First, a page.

Lindsay Lohan’s new docu-series has debuted on Oprah’s OWN network, and the press has (predictably) sunk its claws into the aftermath.
The show reached only 693,000 viewers—though millions more were salivating to hear how the doomed starlet was doing. Not to worry, though, as our trusty entertainment media was there to recap the highlights and inform us of the major moments.
PerezHilton.com, The Mirror, The New York Times and dozens of others have confirmed our collective assumptions: Lindsay Lohan is still troubled, still damaged, and worst of all—still undesirable professionally:
“You all know that LiLo can't do things without drama… So, no surprise, last night's debut episode of Lindsay was absolutely CRAZY! Seriously, we NEVER thought we'd see the REAL Lindsay Lohan! And by real LiLo, we mean crying, shouting, flipping out Lindsay!” -Perez Hilton
“Lindsay Lohan’s hopes of reinventing herself as sober, calm and together were hindered last night as viewers of her new docu-series saw her lose her cool in a series of angry outbursts.” -The Mirror
“Never mind that much of the last seven or so years has been a Lindsay Lohan reality show, taking place on TMZ, in tabloids, in the courts and in rehabilitation clinics. Ms. Lohan has failed for so long and so publicly that it no longer seems reasonable to expect her to succeed, a possibility that a show like this at least needs.” -The New York Times
Perhaps the NYT’s quote is most notable, as it confirms the general assumption that what we see of the actress, as fed to us by paparazzi, camera crews, unnamed sources and tabloid headlines is a fairly accurate portrayal—and that therefore Oprah’s foray into LiLo’s tailspin will be nothing new to viewers.
When I sat down to watch the actual first episode of “Lindsay,” I was thrown by what I saw. I don’t want to get your hopes up; Lindsay Lohan hasn’t morphed into an entirely new being, but the screaming misfit promoted in the headlines was much more of a sideline skit than the main act. Much of the star’s words about re-grounding herself, reclaiming her health as a whole and stabilizing her topsy-turvy world did sound like mantra lines Lohan had memorized—but what does that say about us as an audience that we take this as part of her unavoidable failure (after all, memorization requires remembering, an oft-sober activity)?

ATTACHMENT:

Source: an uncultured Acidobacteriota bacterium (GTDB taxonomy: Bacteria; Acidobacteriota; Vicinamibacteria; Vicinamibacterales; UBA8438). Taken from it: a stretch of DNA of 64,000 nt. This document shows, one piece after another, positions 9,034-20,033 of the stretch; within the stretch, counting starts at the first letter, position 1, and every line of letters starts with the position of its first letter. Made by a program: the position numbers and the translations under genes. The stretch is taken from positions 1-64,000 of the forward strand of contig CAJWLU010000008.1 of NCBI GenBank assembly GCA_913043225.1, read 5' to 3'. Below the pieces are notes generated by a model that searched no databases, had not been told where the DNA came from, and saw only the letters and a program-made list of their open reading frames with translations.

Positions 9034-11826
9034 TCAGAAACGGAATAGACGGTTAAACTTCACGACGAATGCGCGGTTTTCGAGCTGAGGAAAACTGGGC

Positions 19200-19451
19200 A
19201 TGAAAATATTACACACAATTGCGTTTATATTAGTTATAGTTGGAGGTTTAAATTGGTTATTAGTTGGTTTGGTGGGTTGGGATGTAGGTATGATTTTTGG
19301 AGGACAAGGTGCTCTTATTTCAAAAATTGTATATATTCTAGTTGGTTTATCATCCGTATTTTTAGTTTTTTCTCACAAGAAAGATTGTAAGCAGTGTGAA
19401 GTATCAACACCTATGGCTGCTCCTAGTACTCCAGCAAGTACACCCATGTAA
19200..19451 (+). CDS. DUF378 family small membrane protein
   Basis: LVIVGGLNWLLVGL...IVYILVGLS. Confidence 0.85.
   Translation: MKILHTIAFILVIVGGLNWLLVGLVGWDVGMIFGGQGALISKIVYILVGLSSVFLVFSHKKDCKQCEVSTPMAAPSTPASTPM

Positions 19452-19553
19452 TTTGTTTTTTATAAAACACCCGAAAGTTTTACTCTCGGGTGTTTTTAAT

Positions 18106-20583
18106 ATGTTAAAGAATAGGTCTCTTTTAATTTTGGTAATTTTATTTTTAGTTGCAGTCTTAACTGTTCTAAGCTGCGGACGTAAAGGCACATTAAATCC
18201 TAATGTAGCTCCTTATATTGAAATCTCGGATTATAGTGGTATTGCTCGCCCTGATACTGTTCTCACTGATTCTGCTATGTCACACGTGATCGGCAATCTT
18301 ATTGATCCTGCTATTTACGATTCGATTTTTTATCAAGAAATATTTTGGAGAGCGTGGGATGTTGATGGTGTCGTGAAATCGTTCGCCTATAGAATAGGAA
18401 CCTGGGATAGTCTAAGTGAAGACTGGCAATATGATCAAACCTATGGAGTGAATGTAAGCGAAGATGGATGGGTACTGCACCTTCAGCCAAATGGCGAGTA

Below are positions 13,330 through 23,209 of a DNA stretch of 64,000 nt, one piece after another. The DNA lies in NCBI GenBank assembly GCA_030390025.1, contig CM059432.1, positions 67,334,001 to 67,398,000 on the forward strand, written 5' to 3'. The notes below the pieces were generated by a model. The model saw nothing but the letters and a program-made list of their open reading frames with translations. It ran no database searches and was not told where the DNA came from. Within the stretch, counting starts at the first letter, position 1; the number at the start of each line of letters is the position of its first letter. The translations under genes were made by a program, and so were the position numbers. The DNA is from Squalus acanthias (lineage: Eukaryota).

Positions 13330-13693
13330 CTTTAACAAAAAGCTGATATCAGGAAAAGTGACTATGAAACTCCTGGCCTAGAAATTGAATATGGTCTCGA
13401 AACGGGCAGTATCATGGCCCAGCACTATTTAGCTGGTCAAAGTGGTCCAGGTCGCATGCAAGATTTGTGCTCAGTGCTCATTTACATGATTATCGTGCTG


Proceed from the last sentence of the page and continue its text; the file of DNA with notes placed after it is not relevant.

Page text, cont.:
We have a history of cheerleading tragic women throughout history; from Judy Garland to Amy Winehouse, we simultaneously want them to fail and succeed—but is this for our own entertainment or is there a deeper meaning?
We certainly pick and choose how we interpret celebrities’ explorations into the world of drugs and alcohol; Miley Cyrus is among the latest examples of former glorified youth now spitting in the faces of their ever-innocent caricatures and our reaction has generally been one of annoyance rather than concern. Will we feel the same once she shaves her head and starts slamming umbrellas into cars à la Britney?
Drew Barrymore is an example of a fully-blossomed recovery (the superstar had been in rehab twice by the age of 13) and we totally love her, don’t get us wrong, but something tells us we would find her even more fascinating if she were to dabble in the dark arts of addiction once again. Why do we find the decay of feminine beauty to be so alluringly mysterious?
Surprisingly (not surprisingly), Oprah herself explored the topic on her Super Soul Sunday show. Her panel cited a medicated nation filled with those “aching for things to celebrate,” while avoiding living their own lives as a primary problem, along with their own theory of relativity (we find comfort in relating our own suffering to another’s, especially one we view in high regard).
With the number of female celebrities falling into the recesses of addiction and mental instability noticeably growing, we think the clear choice is to admit the real reasoning behind why we’ve put these women into a fishbowl for our own poking and prodding. In Lindsay Lohan’s case, we can honestly say that regardless of the motivation (we can’t avoid the fact that Oprah’s got the big bucks), we’re grateful for the however-heavily edited footage of this segment of the star’s life. Why? Not because we’re salivating, not because we want to see her fail, not because she’s (admittedly) a little crazy, but because for whatever rhyme or reason, “Lindsay” the docu-series and its press wake have left us examining our own behavior patterns and assumptions—and feeling a little ashamed for judging others, including LiLo.